top of page
  • Writer's pictureBradley Schnitzer

How to Stop Tailgating if You Don't Have a Tesla

How to Stop Tailgating if You Don't Have a Tesla

At one point or another, most people have tailgated (followed too closely) the vehicle in front of them. While you may be frustrated that the motorist in front of you is driving under the speed limit, the reality is that tailgating is extremely dangerous.

In fact, the National Highway Traffic Safety Administration (NHTSA) says that rear-end collisions make up over 40% of the approximate 6 million traffic accidents each year in the US; this results in about 2,000 deaths and just under 1 million injuries per year solely from rear-end collisions.

By understanding how to keep a safe following distance while driving, you can lower your chance of an accident and make the road safer.

The 3-Second Rule

The following distance rule of thumb for good driving conditions is to leave at least a 3-second gap between you and the car in front of you; that way, you have enough time to react and potentially avoid a crash.

This rule works regardless of speed because the faster you travel, the greater distance you can cover in that 3 seconds. As you speed up, the distance between you and the vehicle in front of you should increase accordingly to maintain the 3-second gap.

To calculate your following distance, use a fixed object, such as a building or an overpass to measure the time between you and the car in front of you. If it takes you at least 3 seconds to reach your chosen landmark after the motorist in front of you has done so, you’re at a safe distance.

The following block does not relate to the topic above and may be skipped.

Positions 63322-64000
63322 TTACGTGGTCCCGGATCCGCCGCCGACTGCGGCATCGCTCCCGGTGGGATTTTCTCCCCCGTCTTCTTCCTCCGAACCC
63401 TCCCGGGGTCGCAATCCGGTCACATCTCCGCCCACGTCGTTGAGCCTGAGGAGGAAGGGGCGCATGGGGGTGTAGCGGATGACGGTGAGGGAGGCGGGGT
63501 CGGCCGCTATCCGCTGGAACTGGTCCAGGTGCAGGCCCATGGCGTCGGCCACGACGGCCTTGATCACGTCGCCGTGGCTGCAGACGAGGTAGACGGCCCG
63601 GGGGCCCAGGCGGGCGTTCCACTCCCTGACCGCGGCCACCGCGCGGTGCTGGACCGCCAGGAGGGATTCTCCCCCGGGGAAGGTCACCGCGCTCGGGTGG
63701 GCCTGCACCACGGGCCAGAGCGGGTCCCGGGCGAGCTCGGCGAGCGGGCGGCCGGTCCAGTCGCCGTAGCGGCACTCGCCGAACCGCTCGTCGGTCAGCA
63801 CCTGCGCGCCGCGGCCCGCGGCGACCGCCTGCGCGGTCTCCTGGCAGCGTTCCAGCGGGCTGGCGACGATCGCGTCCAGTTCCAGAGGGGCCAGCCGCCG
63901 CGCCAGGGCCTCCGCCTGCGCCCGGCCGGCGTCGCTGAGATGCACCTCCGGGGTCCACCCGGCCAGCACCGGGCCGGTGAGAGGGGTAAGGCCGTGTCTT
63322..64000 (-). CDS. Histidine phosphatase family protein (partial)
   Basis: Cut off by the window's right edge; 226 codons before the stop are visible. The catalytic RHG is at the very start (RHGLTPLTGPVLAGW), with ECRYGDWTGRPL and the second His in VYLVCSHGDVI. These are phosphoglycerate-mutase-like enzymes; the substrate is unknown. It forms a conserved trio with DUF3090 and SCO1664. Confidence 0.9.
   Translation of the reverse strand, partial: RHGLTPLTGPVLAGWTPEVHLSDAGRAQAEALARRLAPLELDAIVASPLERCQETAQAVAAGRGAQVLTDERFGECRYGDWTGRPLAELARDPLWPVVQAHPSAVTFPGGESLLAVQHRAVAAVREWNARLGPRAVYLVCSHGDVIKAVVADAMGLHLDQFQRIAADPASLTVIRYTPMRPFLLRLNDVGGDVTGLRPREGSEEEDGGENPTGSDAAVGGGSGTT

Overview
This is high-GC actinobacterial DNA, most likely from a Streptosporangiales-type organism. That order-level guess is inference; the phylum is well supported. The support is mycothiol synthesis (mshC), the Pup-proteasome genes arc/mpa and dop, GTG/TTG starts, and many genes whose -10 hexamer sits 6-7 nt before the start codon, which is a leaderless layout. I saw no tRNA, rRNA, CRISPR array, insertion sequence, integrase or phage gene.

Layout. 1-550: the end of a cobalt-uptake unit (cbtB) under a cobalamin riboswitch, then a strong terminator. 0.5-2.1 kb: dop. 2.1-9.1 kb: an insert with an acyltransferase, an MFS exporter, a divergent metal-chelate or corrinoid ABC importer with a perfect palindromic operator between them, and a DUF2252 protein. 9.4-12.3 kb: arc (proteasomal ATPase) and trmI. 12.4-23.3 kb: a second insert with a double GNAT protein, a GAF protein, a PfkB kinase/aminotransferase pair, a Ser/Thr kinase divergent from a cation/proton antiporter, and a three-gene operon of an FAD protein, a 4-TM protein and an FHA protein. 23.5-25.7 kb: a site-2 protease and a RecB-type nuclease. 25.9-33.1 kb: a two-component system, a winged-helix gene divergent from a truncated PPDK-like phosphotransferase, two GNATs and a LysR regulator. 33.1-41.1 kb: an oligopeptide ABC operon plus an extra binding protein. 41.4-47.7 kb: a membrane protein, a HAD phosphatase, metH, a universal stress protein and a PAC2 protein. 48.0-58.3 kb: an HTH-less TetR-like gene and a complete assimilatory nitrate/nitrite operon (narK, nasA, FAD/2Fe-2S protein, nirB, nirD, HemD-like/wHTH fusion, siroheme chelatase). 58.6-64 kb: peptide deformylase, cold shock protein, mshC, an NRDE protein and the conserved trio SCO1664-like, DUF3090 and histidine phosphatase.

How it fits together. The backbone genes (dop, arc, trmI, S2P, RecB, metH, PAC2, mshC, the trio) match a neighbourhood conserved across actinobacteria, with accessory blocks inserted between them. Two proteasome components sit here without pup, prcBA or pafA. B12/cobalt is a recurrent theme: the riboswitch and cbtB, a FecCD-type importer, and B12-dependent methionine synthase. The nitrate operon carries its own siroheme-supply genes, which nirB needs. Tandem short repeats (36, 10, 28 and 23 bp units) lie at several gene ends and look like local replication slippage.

Of course, if driving conditions are worse (such as rain, snow, or ice), you’ll want to give yourself a few extra seconds of following distance so you can brake safely without sliding and in case of low visibility.

Built-in Safety Features

In recent years, automakers have started putting Forward Collision Warning (FCW) into their vehicles. Inside these vehicles are several cameras and/or sensors that scan the road ahead for impending collisions. It then uses audible, visual, or tactile stimuli (such as a beep, flashing light, or vibration) to alert the driver that they need to brake.

All that being said, this feature isn’t an excuse to drive distracted; it’s there as a failsafe in case you’re distracted.

Unfortunately, not all automakers are making these safety features standard. While companies like Tesla and Volvo are making Forward Collision Warning standard on all their vehicles from 2019 onward, many other automakers still charge extra for them; this can result in many skipping this critical safety feature either because they can’t afford it or they don’t know it exists.

Plus, there are still tons of older cars without this and other safety features that are still on the road.

The Secret to Keeping a Safe Following Distance

Fortunately, you can get Forward Collision Warning in your car without buying a whole new car by using Wavyn app on your own smartphone.

Wavyn monitors your following distance as well as your speed and alerts you when you’re too close to the vehicle in front of you. When used in conjunction with your own judgement, Wavyn can help you stay accident-free, even if your car isn’t equipped with Forward Collision Warning.

Recent Posts

See All
bottom of page